However, skating with the Detroit Red Wings during their informal skates last week at Joe Louis Arena allowed the 5-foot-5, 178-pound winger some rare time at home.
“I haven’t really been here in the last 10 or so years,” Gerbe said. “I’m always gone, but my family is still in Oxford, I visit them all the time and stay with them.”
Even during summers, Gerbe spends the bulk of his time training in Darien, Conn. with Prentiss Hockey Performance. Led by trainer Ben Prentiss, PHP trains an impressive group of NHL talent that includes the likes of last year’s Art Ross Trophy winner Martin St. Louis, Max Pacioretty, Matt Moulson and Torey Krug.
“It’s been a lot of fun working with Ben Prentiss and their unbelievable group there,” Gerbe said. “He’s an awesome trainer.”
Fox Sports Detroit's Art Regner posits a story about Pavel Datsyuk's first day back in Detroit (yesterday)...
Datsyuk wasn't his usual playful self when addressing reporters after Thursday's workout. He was more cryptic. When asked about the three-year contract extension he signed over the summer, Datsyuk said, “Obviously, I go back home and stay with friends and family a lot, now come back. Come back to work here. The summer is too short, but now it’s forget about summer. Lots of work. The beginning.”
He also said that he’s looking forward to the season, but was reluctant to assess his team.
“We’ll see after season starts,” Datsyuk said. “Yeah, it’s a different team, a more younger team and some more older. It’s a similar team with few guys change.”
When asked about his apartment being broken into back in Russia, Datsyuk would only say, “Don’t worry about it. Sports news. Don’t worry about it.”
This is going to be a special year for Datsyuk, with the Winter Olympic Games being in Sochi, Russia. He’s excited about playing for Team Russia and acknowledged that the pressure to win the gold medal is intense back home. But he also loves playing for the Red Wings and especially enjoys being paired with his good friend Zetterberg, although he thinks it will be short-lived.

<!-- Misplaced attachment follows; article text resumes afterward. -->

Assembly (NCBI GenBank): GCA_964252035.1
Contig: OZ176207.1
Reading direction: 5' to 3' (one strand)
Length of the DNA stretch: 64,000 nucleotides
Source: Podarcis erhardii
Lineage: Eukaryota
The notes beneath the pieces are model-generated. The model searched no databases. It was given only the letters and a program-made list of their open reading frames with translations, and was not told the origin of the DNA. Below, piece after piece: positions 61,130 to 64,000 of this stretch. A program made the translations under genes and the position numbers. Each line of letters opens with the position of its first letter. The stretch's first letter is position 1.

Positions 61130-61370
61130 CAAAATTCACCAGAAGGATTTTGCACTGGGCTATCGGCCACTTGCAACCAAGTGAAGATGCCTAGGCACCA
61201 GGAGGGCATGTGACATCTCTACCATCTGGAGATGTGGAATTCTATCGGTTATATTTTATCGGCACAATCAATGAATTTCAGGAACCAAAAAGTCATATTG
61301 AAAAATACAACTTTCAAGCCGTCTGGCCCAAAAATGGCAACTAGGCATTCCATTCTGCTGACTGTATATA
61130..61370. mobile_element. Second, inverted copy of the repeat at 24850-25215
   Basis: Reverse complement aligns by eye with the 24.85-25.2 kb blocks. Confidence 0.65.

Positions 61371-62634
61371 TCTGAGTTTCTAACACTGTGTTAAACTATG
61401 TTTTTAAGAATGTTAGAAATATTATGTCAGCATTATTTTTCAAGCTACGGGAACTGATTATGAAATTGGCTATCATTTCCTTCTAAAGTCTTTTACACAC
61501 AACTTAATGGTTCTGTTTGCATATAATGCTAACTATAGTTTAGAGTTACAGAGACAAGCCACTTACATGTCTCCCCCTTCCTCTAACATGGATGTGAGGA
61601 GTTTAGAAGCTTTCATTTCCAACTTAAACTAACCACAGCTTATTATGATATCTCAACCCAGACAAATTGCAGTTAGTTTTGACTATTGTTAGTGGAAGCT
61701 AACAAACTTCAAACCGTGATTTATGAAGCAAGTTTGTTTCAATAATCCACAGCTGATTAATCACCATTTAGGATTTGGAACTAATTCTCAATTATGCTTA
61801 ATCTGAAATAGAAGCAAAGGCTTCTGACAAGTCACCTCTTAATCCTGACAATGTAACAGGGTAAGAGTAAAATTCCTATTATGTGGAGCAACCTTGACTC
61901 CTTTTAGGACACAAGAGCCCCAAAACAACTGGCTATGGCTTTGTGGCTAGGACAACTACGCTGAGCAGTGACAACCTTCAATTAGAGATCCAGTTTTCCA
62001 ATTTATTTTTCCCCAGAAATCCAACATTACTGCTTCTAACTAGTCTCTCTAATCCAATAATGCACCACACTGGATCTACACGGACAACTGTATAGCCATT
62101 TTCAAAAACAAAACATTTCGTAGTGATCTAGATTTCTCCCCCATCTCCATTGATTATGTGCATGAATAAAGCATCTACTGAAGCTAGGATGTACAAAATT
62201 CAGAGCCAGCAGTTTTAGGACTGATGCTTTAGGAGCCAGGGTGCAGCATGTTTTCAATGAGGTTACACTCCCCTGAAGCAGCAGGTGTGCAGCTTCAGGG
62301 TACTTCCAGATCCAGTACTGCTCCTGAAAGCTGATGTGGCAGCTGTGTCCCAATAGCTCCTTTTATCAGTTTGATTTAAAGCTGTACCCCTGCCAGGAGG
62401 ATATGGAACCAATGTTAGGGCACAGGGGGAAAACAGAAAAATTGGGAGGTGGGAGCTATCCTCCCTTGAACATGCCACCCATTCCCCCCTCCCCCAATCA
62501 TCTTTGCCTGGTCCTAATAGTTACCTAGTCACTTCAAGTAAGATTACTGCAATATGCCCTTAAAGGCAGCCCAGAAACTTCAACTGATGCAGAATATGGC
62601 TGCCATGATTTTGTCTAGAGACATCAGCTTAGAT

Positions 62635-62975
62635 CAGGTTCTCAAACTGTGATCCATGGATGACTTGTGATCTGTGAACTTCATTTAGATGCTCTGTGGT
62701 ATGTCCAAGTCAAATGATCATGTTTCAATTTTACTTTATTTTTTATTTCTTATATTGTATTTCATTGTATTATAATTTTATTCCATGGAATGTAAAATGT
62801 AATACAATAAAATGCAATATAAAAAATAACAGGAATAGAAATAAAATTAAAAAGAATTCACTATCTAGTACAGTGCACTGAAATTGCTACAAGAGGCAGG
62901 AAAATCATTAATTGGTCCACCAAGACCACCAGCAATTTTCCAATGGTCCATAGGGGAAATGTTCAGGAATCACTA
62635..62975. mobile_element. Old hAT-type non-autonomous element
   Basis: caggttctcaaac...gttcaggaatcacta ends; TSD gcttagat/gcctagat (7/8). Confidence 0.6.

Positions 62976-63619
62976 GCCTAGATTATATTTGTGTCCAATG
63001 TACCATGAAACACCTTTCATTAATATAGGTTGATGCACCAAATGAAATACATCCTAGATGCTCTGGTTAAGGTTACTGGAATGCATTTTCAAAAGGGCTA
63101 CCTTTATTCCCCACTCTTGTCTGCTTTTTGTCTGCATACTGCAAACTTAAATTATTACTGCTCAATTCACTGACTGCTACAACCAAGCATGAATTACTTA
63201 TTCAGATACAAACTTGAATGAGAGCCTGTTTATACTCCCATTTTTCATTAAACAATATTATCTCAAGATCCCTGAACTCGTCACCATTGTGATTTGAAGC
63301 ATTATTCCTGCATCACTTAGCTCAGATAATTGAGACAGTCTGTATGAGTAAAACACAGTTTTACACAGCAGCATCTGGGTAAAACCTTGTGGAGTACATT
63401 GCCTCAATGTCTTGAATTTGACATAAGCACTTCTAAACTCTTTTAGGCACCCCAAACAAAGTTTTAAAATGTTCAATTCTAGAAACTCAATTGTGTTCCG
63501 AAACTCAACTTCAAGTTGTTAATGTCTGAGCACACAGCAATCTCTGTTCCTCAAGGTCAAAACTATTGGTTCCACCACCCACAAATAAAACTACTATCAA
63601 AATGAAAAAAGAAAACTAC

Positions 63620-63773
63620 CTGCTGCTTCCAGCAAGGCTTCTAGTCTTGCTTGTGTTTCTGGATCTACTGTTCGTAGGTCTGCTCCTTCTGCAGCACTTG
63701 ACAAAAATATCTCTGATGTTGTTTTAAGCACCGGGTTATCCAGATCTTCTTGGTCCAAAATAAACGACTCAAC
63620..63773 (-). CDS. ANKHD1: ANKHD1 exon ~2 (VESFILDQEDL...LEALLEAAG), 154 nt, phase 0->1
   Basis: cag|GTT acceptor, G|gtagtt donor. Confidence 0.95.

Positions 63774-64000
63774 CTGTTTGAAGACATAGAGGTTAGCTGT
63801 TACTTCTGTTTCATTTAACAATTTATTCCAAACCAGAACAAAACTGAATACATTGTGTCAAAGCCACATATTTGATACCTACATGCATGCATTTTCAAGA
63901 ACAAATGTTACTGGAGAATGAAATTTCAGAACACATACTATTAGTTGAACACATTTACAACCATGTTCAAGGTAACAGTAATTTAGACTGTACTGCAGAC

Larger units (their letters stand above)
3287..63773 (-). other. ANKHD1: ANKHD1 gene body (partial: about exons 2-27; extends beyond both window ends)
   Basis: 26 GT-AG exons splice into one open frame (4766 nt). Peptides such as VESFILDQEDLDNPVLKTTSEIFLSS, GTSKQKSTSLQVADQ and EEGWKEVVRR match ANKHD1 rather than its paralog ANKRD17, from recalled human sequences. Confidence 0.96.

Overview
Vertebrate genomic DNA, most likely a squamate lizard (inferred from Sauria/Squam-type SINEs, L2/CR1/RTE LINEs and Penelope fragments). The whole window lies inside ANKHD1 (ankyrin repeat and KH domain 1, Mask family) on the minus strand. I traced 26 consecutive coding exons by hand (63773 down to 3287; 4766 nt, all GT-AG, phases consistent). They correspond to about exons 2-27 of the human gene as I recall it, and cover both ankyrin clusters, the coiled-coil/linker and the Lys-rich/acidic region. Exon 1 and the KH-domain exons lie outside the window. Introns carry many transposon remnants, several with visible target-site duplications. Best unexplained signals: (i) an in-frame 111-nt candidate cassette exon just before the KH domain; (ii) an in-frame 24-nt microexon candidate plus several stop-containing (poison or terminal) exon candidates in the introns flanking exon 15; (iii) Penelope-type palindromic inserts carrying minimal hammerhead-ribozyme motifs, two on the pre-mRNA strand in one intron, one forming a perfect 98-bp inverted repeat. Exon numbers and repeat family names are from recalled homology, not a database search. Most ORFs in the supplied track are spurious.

“It’s going to be fun, but every year he (Babcock) say we play together,” Datsyuk said. “In the beginning, we play together a little, and they break us.”
And finally, I'm going with a, "Come on now" on the first part and a, "Good point" on the second of two questions answered by the Hockey News's Adam Proteau:
Is Mike Babcock the best coach in the NHL? I can't wait for HBO 24/7.
Joe Willson, Coral Springs, Fla.
As far as I’m concerned – and this isn’t a cop-out – there is no single NHL bench boss who stands out above the rest. That’s not to slag Babcock or anyone else. It’s a recognition that (a) a coach often is only as good as the players he’s been given; (b) expectations of success differ for each coach; and (c) Scotty Bowman retired in 2002.
For proof, look at last season’s winner of the Jack Adams Award. I’m not suggesting Sens coach Paul MacLean was undeserving; indeed, he was my first choice. But you definitely could have made a case for any number of other candidates, including Babcock, Chicago’s Joel Quenneville, Anaheim’s Bruce Boudreau and Montreal’s Michel Therrien. All of those men faced different challenges and delivered positive results.
And really, while Babcock – who will pass Pat Burns for all-time playoff wins by a coach if the Wings make it to the second round of the post-season – has yet to win the award, I think that says all that needs to be said about the imperfections of the coaching recognition system.